The Jerusalem Post
A tale of one city
Raed stood in the doorway of his darkened restaurant. “There’s no sense in keeping open for two diners,” he said with a rueful smile to two hungry passersby hoping for a plate of hummus and warm pita.
“It’s been 15 months since I’ve been open. It’s got nothing to do with the government or regulations. It’s all in God’s hands. We can get vaccinated and then get a third shot, but it’s not going to matter. We’re at the mercy of what’s up there,” the well-dressed older gentleman added, pointing to the dusky sky peeking out from the narrow road of the Christian Quarter in Jerusalem’s Old City earlier this week.
Raed has owned the spacious establishment just inside Jaffa Gate for the last 25 years, through the fallow times of the Second Intifada and through the years of record tourism. He’s lived in the Christian Quarter his entire life.
“I still have to pay arnona, a huge amount, and all the utilities. And we haven’t received any discounts from the city,” he said. “Nobody cares about us. Back when Teddy Kollek was mayor, once or twice a month he would walk through the neighborhood and stop to talk to us. Puffing a cigar, he would ask how we were doing and what problems we had. And he had somebody write them down, and often they’d be taken care of.”
On this night, there would have been nobody for Kollek to talk to.
Since the pandemic, Raed’s place, along with the dozen or so other eateries, cafes and bars in the neighborhood have struggled to stay afloat. Some open during the day for regular local clientele and others have remained shuttered for the entire period. All of them, on a sultry July evening when the street should be brimming with humanity, music and food, are locked up with hardly a pedestrian in sight. Outside a makolet, four local men were sitting around a small circular table, sharing cigarettes and drinking bottles of water.
Raed gestured up and down the abandoned street.
“Moshe Lion has never walked through. I see him entering the Old City every week on the way to the Kotel, and he never looks right or left. It’s as if we don’t exist. It’s another world here.”
A couple of hundred meters and a staircase away, it was indeed another world. The Mamilla plaza promenade was packed, with mostly Israeli shoppers and diners. Aroma, Arcaffe, the Rimon Café and Joy were bustling with patrons, delighted to be eating out after a year stuck inside.
Even as the COVID rate was rising daily, there was a sense that nothing was going to prevent the deprived populace from grabbing what was rightfully theirs – the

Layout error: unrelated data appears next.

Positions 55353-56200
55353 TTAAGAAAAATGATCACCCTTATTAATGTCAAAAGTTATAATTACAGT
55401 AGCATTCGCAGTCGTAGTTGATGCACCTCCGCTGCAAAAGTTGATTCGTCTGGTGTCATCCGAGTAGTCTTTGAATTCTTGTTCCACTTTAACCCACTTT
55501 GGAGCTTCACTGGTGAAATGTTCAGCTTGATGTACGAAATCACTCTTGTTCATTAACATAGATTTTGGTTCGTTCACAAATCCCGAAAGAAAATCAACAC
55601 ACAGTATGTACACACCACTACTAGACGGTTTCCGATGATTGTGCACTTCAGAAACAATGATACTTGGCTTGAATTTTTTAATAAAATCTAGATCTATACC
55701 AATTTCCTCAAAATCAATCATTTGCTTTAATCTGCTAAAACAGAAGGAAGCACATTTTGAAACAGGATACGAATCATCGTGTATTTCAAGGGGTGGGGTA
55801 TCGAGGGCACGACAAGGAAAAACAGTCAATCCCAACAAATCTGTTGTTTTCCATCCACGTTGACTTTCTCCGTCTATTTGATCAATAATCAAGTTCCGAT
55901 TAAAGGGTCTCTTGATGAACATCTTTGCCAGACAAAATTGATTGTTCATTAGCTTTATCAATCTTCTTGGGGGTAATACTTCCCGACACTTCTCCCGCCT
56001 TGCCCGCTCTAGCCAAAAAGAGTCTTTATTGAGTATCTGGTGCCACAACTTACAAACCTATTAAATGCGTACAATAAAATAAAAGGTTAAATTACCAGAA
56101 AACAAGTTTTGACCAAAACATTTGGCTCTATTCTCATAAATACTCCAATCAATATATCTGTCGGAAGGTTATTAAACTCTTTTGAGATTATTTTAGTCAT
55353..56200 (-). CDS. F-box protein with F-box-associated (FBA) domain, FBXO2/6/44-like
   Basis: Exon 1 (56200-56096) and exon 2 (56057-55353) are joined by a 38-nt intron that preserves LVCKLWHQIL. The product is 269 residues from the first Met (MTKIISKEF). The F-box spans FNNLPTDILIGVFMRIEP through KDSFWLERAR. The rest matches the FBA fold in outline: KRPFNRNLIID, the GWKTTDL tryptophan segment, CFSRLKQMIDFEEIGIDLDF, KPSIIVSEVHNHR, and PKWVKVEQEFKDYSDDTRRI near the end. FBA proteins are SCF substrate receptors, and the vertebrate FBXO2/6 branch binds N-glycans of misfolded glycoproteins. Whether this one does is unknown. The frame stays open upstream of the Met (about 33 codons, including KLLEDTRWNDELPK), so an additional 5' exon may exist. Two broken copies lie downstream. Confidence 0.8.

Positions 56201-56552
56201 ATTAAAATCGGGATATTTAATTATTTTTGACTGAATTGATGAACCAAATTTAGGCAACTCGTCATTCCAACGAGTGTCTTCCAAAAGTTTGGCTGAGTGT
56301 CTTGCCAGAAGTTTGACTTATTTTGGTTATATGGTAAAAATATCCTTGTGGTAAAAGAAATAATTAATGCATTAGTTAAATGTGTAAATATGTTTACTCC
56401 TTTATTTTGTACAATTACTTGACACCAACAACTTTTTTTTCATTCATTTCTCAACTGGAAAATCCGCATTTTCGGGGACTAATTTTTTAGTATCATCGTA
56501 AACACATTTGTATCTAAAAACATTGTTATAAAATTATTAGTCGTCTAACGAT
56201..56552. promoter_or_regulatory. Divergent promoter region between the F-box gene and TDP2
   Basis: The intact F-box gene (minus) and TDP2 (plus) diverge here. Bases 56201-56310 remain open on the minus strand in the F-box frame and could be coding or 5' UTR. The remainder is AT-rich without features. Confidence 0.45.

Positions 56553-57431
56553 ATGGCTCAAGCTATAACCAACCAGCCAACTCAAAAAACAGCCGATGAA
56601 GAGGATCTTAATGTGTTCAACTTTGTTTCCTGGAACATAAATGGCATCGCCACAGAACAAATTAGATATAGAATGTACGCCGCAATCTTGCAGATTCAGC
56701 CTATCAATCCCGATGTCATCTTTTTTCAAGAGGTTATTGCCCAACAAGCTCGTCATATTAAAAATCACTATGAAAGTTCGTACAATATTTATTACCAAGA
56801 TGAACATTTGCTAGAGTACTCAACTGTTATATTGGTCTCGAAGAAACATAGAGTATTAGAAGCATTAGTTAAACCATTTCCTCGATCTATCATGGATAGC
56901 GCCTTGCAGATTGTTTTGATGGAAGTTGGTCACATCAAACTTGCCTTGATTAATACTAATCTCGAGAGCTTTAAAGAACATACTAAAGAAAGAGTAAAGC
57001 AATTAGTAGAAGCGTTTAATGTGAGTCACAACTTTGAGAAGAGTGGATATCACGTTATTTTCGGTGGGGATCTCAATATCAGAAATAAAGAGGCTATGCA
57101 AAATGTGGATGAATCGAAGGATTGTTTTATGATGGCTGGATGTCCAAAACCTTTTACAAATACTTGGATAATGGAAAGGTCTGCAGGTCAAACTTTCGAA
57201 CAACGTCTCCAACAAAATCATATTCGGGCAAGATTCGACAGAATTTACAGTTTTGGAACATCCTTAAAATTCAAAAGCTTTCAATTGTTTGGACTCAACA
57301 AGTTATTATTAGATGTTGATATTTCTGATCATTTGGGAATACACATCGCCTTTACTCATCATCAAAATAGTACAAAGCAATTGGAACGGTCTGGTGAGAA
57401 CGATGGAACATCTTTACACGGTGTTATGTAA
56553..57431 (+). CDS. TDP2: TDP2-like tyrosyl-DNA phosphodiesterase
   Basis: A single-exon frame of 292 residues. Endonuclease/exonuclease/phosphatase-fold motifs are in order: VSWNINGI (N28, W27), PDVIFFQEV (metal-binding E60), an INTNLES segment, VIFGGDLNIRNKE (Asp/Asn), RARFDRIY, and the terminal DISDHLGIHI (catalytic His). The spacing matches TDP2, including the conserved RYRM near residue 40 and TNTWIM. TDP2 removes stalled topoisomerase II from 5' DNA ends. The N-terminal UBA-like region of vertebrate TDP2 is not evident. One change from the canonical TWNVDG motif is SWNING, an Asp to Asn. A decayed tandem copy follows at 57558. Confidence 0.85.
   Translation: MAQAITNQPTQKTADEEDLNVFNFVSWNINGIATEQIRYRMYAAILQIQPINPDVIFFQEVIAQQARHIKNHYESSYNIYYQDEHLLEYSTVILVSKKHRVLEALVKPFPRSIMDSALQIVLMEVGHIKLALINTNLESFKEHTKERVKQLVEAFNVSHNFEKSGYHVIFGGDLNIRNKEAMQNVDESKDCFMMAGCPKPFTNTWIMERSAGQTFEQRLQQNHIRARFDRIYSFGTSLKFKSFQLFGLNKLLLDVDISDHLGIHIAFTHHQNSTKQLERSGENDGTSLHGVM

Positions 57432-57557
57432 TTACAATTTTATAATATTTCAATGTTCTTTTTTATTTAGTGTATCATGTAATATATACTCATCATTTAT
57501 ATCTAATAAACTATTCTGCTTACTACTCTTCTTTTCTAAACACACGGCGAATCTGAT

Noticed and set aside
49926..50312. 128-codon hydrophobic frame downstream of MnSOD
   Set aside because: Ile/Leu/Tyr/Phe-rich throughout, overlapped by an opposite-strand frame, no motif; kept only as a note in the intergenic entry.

ability to spend money and order costly pasta and salads.
The glitzy lighting, upscale clothing and jewelry stores and the sheer liveliness contrasted sharply to the drab scene inside the Old City.
Sure, some of the well-heeled diners wouldn’t deem to patronize Nafoura or the Old City bistros, either due to kashrut restrictions, fears of mysterious shadows in the dimly lit streets or simply a reluctance to spend money in a non-Jewish establishment.
Without tourists, that leaves little clientele for Raed and his fellow restaurateurs.
There’s an east and a west to the city, but it’s all Jerusalem – the swanky attraction of Mamilla and the old-world beauty of the Christian Quarter. But in traversing those 200 meters from one neighborhood to the other, it feels like it’s not only distance, but also time that has been measured. One is running on 21st-century time and
the other’s clock has stopped somewhere between General Allenby’s grand entrance in 1917 and that of the IDF soldiers who reunited the divided cradle of history in 1967.
It’s a tale of one city that hasn’t yet decided it’s one city.
Raed began to lock the front door to his restaurant. He still shows up every day, maintaining, cleaning and hoping for the day when diners return. Despite the ignominies of the reality around him, he’s kept his dignity.
“I don’t blame anyone, I just want my business to survive.” he said, walking away. “In America, if there’s a dollar on the street, they’ll shoot you over it. I hope it doesn’t come to that here.”
The two passersby headed back to Mamilla and shared an overpriced, but delicious, tortellini dish stuffed with chestnut cream and a couple cafe hafuchs. However, it wasn’t enough to wash away the sour taste emanating from around the corner.